Sen. Ron Johnson, R-Wis., tacked on an amendment to the National Defense Authorization Act (NDAA) that would allow the cyber agency of the Department of Homeland Security (DHS) to subpoena internet service providers (ISPs) for information relating to vulnerabilities of critical infrastructure.

Johnson, who originally introduced S.3045 last December, added an amendment to the NDAA on June 25. The amendment allows DHS’ Cybersecurity and Infrastructure Security Agency (CISA) to issue subpoenas to compel ISPs to reveal the system owner behind an IP address when the system has demonstrated vulnerabilities and is deemed critical infrastructure.

“The administration strongly supports this legislation, and I urge Congress to act on it to close this critical gap in our nation’s cybersecurity,” said CISA Director Christopher Krebs, in a blog post, championing the original legislation last December. “This limited information would enable us to contact an entity subject to vulnerabilities, such as a power plant or hospital, to inform them of the potential risk and offer mitigation advice or assistance.”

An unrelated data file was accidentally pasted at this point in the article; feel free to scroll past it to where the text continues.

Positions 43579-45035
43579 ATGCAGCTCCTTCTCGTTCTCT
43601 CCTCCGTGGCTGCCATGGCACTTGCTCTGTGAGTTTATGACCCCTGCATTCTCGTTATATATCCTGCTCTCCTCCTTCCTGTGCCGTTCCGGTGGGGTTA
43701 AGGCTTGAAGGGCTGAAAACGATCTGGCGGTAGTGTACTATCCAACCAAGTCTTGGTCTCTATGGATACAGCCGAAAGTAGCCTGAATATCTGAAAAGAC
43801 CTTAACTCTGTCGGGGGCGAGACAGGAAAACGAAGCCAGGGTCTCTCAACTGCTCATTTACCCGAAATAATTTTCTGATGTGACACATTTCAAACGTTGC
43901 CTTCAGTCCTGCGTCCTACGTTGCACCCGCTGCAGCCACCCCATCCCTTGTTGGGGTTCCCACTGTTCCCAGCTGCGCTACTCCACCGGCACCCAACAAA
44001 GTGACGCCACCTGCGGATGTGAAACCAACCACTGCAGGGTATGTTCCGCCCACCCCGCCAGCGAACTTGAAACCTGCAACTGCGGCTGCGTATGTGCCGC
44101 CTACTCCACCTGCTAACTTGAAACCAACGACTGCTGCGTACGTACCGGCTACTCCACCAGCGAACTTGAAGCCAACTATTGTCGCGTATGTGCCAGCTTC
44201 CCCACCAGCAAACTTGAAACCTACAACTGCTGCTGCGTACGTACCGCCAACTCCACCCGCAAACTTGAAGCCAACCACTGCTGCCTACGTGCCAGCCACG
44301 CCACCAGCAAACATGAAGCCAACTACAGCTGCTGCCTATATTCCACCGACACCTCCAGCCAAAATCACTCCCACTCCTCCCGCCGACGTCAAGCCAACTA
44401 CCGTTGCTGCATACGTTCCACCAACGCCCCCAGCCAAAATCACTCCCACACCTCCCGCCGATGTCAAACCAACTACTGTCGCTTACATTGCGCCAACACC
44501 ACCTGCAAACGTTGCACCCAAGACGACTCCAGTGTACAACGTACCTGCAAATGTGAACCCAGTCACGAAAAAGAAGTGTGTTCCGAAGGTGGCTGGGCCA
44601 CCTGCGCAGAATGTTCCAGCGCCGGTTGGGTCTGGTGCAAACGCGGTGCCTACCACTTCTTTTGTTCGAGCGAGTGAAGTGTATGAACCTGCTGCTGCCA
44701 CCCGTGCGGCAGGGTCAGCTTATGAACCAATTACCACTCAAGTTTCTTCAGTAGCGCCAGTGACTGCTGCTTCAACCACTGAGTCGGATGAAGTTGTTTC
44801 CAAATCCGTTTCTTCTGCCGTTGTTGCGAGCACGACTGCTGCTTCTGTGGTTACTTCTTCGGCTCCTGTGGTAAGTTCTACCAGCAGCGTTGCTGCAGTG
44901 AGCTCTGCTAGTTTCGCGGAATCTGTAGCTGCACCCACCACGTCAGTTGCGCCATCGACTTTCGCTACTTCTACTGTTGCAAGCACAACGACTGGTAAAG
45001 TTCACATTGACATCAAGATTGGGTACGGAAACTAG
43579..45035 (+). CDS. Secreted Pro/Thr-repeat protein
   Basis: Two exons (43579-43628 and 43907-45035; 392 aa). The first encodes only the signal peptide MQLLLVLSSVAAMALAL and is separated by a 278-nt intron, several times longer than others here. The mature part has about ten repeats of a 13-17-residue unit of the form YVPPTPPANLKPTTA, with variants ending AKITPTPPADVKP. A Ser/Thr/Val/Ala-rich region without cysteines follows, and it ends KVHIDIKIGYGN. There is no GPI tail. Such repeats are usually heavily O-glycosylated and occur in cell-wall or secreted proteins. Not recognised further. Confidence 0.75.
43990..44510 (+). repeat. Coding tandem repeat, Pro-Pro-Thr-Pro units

Similar stand-alone legislation has been introduced in the House by Rep. Jim Langevin, D-R.I., but the provision was not in the House Armed Services Committee chairman’s mark, which was debated last week.  The House NDAA advanced out of committee last week.

The Senate will complete consideration of its bill after its July recess, according to a July 2 floor speech of Sen. Jim Inhofe, R-Okla. The final bills passed by the two chambers will then enter a reconciliation process. “Very likely it could be November before we actually end up passing this bill,” Sen. Inhofe said.

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Dwight Weingarten
Dwight Weingarten
Dwight Weingarten is a MeriTalk Staff Reporter covering the intersection of government and technology.